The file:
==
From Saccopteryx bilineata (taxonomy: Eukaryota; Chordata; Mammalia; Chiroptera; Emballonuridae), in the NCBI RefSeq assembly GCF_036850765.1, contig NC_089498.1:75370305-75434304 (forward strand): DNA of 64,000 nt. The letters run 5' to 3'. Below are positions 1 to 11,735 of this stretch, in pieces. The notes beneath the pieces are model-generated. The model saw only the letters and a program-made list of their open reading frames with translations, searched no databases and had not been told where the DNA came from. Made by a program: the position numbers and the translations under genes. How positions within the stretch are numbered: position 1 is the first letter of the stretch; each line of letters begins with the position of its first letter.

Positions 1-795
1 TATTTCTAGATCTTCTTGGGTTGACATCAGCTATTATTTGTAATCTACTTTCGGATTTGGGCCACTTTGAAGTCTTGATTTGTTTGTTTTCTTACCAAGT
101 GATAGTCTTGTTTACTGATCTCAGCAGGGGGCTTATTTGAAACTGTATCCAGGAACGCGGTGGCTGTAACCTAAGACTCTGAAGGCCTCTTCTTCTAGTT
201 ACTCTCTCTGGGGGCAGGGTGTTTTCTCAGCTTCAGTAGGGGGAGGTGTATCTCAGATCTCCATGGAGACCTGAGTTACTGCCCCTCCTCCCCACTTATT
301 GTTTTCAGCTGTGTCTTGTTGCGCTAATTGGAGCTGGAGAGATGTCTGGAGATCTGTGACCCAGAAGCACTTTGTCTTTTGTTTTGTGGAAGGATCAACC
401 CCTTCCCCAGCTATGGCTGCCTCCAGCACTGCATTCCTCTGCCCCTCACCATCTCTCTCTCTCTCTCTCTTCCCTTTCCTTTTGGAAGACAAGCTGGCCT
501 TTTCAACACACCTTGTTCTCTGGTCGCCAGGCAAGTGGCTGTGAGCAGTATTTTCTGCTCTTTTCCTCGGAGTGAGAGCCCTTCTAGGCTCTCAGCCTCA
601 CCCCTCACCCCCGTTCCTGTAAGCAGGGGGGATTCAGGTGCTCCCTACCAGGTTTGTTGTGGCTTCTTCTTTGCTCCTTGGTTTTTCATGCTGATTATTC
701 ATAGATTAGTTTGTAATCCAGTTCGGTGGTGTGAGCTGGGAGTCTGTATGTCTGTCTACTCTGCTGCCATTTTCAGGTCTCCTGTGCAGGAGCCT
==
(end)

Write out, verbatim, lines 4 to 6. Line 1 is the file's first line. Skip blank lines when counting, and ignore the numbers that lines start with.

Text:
101 GATAGTCTTGTTTACTGATCTCAGCAGGGGGCTTATTTGAAACTGTATCCAGGAACGCGGTGGCTGTAACCTAAGACTCTGAAGGCCTCTTCTTCTAGTT
201 ACTCTCTCTGGGGGCAGGGTGTTTTCTCAGCTTCAGTAGGGGGAGGTGTATCTCAGATCTCCATGGAGACCTGAGTTACTGCCCCTCCTCCCCACTTATT
301 GTTTTCAGCTGTGTCTTGTTGCGCTAATTGGAGCTGGAGAGATGTCTGGAGATCTGTGACCCAGAAGCACTTTGTCTTTTGTTTTGTGGAAGGATCAACC